A monitoring group has said talks yield 48-hour ceasefire in northwest Syria along Lebanon border. A simultaneous ceasefire has been called to give relief to two loyalist villages in Idlib province.
The UK-based Syrian Observatory for Human Rights says a deal to halt attacks was reached late Tuesday by the Islamist insurgent group Ahrar al-Sham and Iranian and Lebanese Shiite fighters from Hezbollah to temporarily stop shooting at each other.
Representatives have agreed to halt fighting from 6 a.m. local time (0300 UTC) Tuesday for 48 hours around the rebel-held town of Zabadani near the Lebanese border as well as two government-controlled villages in Idlib province under siege by rebels, sources told the Reuters news agency.
The villages all have significant Alawite populations, a Shiite sect to which the ruling Assad family belongs, and whose support the government draws upon for support and conscripts.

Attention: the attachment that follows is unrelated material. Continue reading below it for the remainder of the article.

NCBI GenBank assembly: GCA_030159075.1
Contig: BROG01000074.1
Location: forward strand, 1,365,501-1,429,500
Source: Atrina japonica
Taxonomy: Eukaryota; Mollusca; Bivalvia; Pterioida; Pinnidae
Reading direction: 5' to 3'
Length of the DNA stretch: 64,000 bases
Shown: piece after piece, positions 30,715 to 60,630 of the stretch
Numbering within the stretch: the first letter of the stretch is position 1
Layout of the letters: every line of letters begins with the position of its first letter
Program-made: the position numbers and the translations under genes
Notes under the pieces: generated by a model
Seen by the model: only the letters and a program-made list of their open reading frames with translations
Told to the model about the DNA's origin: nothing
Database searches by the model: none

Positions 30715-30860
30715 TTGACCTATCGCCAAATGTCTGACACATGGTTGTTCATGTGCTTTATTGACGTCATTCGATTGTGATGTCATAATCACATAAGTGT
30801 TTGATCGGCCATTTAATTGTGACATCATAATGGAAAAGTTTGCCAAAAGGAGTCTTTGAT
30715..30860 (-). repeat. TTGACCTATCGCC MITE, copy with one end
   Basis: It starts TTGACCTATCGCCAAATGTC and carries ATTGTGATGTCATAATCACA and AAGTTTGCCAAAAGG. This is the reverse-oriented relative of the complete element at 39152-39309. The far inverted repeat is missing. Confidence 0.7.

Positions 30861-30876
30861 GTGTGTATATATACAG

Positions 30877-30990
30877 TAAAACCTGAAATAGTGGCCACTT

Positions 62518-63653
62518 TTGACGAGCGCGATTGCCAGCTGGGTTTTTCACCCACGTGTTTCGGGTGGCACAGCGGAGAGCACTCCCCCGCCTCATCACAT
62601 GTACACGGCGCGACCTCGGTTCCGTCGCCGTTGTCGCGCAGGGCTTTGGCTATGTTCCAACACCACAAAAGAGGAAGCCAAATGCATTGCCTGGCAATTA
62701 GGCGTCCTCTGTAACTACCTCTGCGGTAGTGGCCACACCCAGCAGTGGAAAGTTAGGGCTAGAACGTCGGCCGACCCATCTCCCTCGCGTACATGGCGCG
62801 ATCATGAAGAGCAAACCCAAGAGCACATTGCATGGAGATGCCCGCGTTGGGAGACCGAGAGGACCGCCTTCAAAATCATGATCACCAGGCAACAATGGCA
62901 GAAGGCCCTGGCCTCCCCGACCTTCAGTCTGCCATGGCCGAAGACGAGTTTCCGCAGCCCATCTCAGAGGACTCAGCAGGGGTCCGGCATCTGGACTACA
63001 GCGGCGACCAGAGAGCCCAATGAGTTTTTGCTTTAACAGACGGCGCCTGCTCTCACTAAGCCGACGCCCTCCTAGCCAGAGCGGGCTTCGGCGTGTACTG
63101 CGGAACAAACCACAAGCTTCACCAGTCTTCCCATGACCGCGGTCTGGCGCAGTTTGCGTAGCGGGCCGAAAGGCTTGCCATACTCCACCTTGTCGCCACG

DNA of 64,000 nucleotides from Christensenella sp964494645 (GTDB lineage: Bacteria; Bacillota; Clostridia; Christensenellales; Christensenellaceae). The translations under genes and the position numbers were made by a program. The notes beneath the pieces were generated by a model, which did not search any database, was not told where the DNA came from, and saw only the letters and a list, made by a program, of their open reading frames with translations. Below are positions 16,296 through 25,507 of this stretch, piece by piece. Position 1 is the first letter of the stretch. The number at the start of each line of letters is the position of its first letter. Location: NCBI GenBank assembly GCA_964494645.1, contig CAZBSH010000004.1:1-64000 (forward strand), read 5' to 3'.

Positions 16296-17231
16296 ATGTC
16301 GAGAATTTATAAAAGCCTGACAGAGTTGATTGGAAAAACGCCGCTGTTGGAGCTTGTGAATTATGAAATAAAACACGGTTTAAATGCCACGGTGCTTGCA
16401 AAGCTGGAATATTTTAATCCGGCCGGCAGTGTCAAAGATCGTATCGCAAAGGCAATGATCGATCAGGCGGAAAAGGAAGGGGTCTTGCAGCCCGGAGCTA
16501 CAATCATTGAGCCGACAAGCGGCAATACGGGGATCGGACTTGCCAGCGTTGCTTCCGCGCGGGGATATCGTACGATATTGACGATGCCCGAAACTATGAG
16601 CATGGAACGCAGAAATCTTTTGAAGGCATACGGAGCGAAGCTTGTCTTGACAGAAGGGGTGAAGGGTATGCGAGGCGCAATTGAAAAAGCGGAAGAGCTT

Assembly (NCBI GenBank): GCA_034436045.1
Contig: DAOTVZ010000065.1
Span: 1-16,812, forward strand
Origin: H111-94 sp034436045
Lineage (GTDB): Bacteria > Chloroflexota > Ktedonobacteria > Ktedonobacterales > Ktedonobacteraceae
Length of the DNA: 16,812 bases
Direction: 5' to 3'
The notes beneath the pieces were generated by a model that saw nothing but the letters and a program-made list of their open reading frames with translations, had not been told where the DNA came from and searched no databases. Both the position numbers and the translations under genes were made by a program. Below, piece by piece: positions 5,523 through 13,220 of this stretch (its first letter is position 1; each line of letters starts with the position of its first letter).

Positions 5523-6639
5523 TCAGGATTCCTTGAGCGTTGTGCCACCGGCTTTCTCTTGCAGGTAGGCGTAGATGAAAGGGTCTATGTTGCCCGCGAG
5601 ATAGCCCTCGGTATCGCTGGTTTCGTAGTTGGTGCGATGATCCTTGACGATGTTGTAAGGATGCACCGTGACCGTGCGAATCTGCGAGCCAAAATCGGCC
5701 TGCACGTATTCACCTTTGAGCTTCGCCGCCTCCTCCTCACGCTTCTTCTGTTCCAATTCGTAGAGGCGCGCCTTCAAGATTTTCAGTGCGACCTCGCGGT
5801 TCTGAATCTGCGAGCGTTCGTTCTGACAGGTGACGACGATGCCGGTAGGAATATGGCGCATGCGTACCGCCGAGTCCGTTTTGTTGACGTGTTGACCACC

The Syrian military – backed by Hezbollah militia – launched an offensive last month to clear Zabadani of rebel fighters, the last bastion of insurgents along the Syria-Lebanon frontier.
Meanwhile, insurgent groups are laying siege to the Alawite villages in Idlib province – largely under control of Islamist militias battling the Syrian government and its loyalists. The ceasefire would allow combatants to resupply and allow food and medical into the areas before fighting is expected to resume.
Now in its fifth year, the Syrian civil war has killed more than 240,000 people and displaced millions of civilians.
jar/bw (Reuters, AFP)